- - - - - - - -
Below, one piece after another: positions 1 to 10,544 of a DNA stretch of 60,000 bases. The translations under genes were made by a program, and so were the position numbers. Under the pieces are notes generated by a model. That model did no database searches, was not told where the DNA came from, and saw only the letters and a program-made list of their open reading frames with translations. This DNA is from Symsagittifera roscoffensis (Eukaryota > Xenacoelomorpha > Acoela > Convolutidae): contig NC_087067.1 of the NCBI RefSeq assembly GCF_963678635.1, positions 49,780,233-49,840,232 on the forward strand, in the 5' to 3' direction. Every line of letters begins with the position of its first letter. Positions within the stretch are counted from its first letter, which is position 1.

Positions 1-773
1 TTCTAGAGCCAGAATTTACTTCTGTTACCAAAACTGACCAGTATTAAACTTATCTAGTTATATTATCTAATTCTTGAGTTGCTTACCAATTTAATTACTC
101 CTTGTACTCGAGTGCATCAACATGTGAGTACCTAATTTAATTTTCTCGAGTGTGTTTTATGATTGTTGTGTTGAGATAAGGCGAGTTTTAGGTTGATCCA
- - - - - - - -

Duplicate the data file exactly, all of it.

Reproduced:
Below, one piece after another: positions 1 to 10,544 of a DNA stretch of 60,000 bases. The translations under genes were made by a program, and so were the position numbers. Under the pieces are notes generated by a model. That model did no database searches, was not told where the DNA came from, and saw only the letters and a program-made list of their open reading frames with translations. This DNA is from Symsagittifera roscoffensis (Eukaryota > Xenacoelomorpha > Acoela > Convolutidae): contig NC_087067.1 of the NCBI RefSeq assembly GCF_963678635.1, positions 49,780,233-49,840,232 on the forward strand, in the 5' to 3' direction. Every line of letters begins with the position of its first letter. Positions within the stretch are counted from its first letter, which is position 1.

Positions 1-773
1 TTCTAGAGCCAGAATTTACTTCTGTTACCAAAACTGACCAGTATTAAACTTATCTAGTTATATTATCTAATTCTTGAGTTGCTTACCAATTTAATTACTC
101 CTTGTACTCGAGTGCATCAACATGTGAGTACCTAATTTAATTTTCTCGAGTGTGTTTTATGATTGTTGTGTTGAGATAAGGCGAGTTTTAGGTTGATCCA